- The Washington Times - Tuesday, July 29, 2003

A month after the Supreme Court decision legalizing sodomy and Canada’s recognition of same-sex “marriage,” analysts say an almost casual acceptance of homosexuality pervades the media.

Last night, “Boy Meets Boy,” a dating game for homosexual men where some straight men are thrown into the mix, aired on NBC’s Bravo cable channel.

This came on the heels of “Queer Eye for the Straight Guy,” another new Bravo show that last week got bumped up to prime time Thursday, the same night that NBC airs its homosexual-themed sitcom “Will & Grace.”

“Queer Eye” features a group of homosexual men giving a fashion makeover to a heterosexual man.

“It was horrible,” Matthew Felling, media analyst for the Center for Media and Public Affairs, said of the new Bravo show. “It showed a gay guy running through a straight guy’s closet pulling out hockey jerseys. It was almost an ‘Amos and Andy’ angle towards homosexuality.”

But David Smith of the Human Rights Campaign, a homosexual advocacy group, said the public wants entertainment with an edge.

“It’s not like NBC and Bravo are doing public service announcements for the gay community,” he said. “If there’s not a market for these programs, they’d not be on the air. And ‘Who Wants to Marry a Millionaire?’ was more a threat to heterosexual marriage than any gay program.”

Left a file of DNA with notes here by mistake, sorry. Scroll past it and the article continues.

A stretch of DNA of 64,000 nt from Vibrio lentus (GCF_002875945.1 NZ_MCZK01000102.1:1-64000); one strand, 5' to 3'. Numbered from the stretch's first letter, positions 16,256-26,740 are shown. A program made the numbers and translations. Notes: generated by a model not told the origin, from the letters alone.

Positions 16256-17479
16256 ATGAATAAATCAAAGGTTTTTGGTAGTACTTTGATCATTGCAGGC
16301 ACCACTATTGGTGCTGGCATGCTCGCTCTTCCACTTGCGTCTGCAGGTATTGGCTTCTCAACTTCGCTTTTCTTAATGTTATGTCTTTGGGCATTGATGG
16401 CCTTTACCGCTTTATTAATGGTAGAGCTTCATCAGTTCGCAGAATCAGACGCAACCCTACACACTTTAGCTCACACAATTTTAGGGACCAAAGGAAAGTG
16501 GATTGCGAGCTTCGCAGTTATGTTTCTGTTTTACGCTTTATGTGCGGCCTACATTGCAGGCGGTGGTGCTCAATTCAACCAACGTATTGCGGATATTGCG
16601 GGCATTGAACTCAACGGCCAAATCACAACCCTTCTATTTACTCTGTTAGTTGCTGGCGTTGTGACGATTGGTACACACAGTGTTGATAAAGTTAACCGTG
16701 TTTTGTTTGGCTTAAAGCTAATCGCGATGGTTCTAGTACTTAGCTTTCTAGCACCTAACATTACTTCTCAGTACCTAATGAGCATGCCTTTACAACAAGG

According to the Nexis database, 350 stories about homosexuality appeared in major papers from May 26 to June 25. That rose to 537 stories from June 26 to July 25.

Topics included the Canadian and U.S. court decisions, Wal-Mart Stores Inc.’s decision early this month to extend its nondiscrimination policy to cover homosexuals, and the June 7 election of the nation’s first homosexual Episcopal bishop in New Hampshire.

On Monday, the New York Post announced the establishment of the nation’s first high school for homosexual students in New York.

“What happened last month [with the court decisions] ratified an attitude change that had already happened,” said Andrew Tyndall, founder of www.tyndallreport.com, which analyzes network TV coverage. “The culture had already changed. The last thing to change was the law.”

Homosexuality ranked fifth in topics covered on the three major network prime-time weeknight news shows June 23 to 27, he said, rating 13 minutes total.

Critics don’t argue that homosexuality should be criminalized or considered abnormal, he added, “but whether gay behavior should be considered no different than heterosexual behavior, that is definitely not resolved.”

But there has been a backlash against homosexuality, according to a poll released yesterday by USA Today. Whereas 60 percent of adults polled in early May thought homosexual relations between consenting adults should be legal, 48 percent think so now. The survey also found that opposition to same-sex “marriages” had risen to 57 percent, the most opposition since the question was first posed in 2000.

“People feel there is a wave coming, so there’s a resistance,” said Tim Graham, an analyst with the Media Research Center. “People ask if anyone is going to fight. This White House won’t. The Bush administration knows what the media hot buttons are.”